July 2 - While figures for exports stay at three year lows, employment figures cause concern as jobs are lost at the fastest rate since 2010. Joanne Nicholson reports.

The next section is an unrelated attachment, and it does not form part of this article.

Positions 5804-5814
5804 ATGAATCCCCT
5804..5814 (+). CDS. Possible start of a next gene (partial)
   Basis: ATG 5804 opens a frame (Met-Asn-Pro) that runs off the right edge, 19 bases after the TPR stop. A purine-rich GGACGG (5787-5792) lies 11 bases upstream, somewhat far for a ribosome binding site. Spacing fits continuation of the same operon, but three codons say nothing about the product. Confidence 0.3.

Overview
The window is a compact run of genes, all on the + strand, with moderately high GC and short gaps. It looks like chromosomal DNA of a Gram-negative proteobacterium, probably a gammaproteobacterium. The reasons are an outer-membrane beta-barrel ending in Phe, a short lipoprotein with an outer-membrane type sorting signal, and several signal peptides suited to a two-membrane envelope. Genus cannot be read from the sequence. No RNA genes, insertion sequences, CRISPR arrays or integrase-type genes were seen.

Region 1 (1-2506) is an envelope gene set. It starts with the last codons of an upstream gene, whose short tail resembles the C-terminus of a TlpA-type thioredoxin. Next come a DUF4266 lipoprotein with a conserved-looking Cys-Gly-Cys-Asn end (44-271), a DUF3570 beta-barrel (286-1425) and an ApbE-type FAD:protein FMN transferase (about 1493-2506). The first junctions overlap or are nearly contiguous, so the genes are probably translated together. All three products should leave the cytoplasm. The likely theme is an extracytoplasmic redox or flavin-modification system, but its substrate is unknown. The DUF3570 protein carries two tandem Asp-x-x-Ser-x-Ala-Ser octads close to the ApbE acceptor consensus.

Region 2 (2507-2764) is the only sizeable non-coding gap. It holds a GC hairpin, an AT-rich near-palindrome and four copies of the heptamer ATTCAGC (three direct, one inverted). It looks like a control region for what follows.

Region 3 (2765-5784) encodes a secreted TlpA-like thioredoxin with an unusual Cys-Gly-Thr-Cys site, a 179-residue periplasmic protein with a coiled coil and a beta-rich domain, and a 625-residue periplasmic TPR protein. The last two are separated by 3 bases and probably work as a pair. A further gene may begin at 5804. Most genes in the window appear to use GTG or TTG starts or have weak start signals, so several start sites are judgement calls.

It seems the euro zone can't get itself out of the manufacturing quagmire. The purchasing managers' index for June was 45.1 - the same as May and the lowest its been for three years. It's not just the worry of a downturn in southern Europe - Germany and France have succumbed too. And then there's the employment fIgures. Rob Dobson is from Markit Economics. SOUNDBITE (English) Rob Dobson, Economist, Markit Economics, saying: "The employment numbers - we're also starting to see them come down as well, including in Germany. Indeed, all countries within that survey reported a decline in employment apart from Ireland. so what we're seeing is weakness in the output coming through into the labour market which is going to be a bad thing for the economy heading forward." The rate of decline in Germany is the steepest since 2009. Only Greece reported a bigger drop in export orders. Ireland and Austria were the only countries to increase output and new business. With companies like French carmaker Renault last month announcing plans to cut jobs, the factory payrolls look unlikely to recover soon. And even though the factory output index rose just a tad to 44.7, it's still not great. There has, though, been a fall in oil prices, which has helped to keep inflation in check. Many economists now think the European Central Bank will cut rates on Thursday, and possibly introduce other emergency measures to soothe the markets. Joanne Nicholson, Reuters